By Oliver DeMille

inspire, not requireToday I read a sentence that really impacted me.

It made me pause and really consider.

I mean, I’ve read a lot of books about the American founding fathers and mothers, but I’ve never read this before.

It’s incredibly deep and important.

Of all the things that helped America and the early founders succeed, one historian suggested that this one thing is the most important reason for America’s victory and later success over two centuries.

Here it is:

“Improvisation was the strength of the Americans: the ability to respond to novel situations with novel solutions, on the spur of the moment, without orders or directions.”

When I read this, my first thought was about today’s children.

Are they being taught this lesson?

Do they know how to improvise? To respond to new situations with new, excellent solutions? To see what’s needed, weigh the options, make a decision, and then take the right actions on the spur of the moment without adult orders or direction?

Are we giving them a real leadership education?

Because this describes it to a “T”.

As I pondered this top skill, I realized once again just how essential it is to “Inspire.”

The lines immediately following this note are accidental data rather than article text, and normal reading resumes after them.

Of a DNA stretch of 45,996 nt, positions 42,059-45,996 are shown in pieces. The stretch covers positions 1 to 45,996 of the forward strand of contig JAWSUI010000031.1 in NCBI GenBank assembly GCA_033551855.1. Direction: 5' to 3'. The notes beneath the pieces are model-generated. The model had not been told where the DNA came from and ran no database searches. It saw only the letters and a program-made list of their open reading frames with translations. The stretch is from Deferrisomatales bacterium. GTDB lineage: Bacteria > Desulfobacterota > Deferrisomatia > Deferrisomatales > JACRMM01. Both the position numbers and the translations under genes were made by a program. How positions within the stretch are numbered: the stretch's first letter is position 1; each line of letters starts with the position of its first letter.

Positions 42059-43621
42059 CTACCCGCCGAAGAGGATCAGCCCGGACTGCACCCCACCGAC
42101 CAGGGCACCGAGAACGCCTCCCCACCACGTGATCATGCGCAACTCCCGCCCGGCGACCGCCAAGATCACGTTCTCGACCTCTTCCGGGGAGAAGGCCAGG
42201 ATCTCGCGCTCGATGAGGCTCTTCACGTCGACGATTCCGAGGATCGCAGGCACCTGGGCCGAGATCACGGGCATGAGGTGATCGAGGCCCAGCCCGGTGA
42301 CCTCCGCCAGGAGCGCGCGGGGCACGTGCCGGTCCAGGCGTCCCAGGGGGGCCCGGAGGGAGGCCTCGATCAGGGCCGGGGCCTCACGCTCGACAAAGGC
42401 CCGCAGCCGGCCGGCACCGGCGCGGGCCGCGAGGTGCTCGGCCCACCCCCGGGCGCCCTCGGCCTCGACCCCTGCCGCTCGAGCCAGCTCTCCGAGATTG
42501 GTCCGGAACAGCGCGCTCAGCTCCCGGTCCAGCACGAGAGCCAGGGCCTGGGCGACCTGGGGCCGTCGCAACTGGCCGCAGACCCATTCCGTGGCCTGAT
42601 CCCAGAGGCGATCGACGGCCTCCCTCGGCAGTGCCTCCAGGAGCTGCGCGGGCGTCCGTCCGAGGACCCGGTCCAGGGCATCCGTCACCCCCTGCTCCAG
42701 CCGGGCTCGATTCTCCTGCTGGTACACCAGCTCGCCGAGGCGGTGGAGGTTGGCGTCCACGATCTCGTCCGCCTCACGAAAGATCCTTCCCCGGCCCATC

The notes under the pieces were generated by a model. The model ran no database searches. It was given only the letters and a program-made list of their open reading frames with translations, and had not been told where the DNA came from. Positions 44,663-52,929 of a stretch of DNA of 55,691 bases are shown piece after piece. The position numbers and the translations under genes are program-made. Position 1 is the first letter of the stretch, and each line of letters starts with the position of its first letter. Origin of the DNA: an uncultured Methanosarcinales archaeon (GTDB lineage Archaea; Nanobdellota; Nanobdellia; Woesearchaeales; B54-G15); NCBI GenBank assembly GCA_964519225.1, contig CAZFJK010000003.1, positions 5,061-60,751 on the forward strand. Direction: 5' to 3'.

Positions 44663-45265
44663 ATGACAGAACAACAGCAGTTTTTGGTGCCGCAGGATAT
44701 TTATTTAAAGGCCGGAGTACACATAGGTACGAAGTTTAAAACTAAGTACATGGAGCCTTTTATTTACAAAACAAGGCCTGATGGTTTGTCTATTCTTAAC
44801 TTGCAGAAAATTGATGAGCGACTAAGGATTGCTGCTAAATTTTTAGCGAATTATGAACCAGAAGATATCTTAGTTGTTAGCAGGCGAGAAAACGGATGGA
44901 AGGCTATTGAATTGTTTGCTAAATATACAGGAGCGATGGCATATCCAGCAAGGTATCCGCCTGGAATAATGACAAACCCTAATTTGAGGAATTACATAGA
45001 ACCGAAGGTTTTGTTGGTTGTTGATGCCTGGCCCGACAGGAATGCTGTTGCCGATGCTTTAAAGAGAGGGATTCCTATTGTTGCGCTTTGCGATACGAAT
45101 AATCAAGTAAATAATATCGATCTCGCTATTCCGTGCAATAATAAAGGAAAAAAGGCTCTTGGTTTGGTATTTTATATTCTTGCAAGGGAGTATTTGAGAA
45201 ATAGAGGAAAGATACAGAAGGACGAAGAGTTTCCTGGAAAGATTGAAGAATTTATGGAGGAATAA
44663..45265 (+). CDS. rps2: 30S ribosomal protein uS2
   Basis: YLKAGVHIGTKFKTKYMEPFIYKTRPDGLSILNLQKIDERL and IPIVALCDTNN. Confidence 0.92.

Without it, we could never truly teach young people to have initiative, use ingenuity, and do whatever is needed without waiting for help.

Stephen Covey called this same thing, “Be Proactive,” and he listed it as the first of the Seven Habits of Highly Effective People.

Without it, leadership is dead. Without it, education is shallow.

Without it, morality won’t last and freedom will dwindle.

But do we teach it well enough?

Many schools actually teach students not to use this skill, as John Taylor Gatto taught in his book Dumbing Us Down.

That’s sad.

In fact, it’s tragic.

Why would we train the last three generations of children not to use initiative, improvisation, ingenuity?

What were we thinking?

The answer is that we wanted to train followers, docile employees, well-socialized sheep, not leaders.

And, in truth, leaders can be difficult.

I’m reminded of that many times in dealing with my daughters Meri and Abigail.

I’m sure you have kids like them—leaders.

Who think independently and take action without permission.

At least, I sure hope you have kids and youth like that.

I believe that when God sees the need for changes in the world, he does something really special.

He sends down a baby.

A little person with just the right talents, tendencies, interests, passions, and strength of will to change the world.

And in times like ours, well, I’m pretty sure He’s been sending down a bunch of babies like that.

We need them, desperately.

The question is, are we giving them an education to match their mission?

If not, we’re failing them.

And we’re failing the world.

Even worse, can you imagine how sad it would be if God sent down some of these babies to your home or mine and then we trained them to be followers—not leaders?

I’m going to pay even more special attention to “Inspire.”

Are there any born leaders in your home who need less requiring, less ignoring, and a lot more inspiring?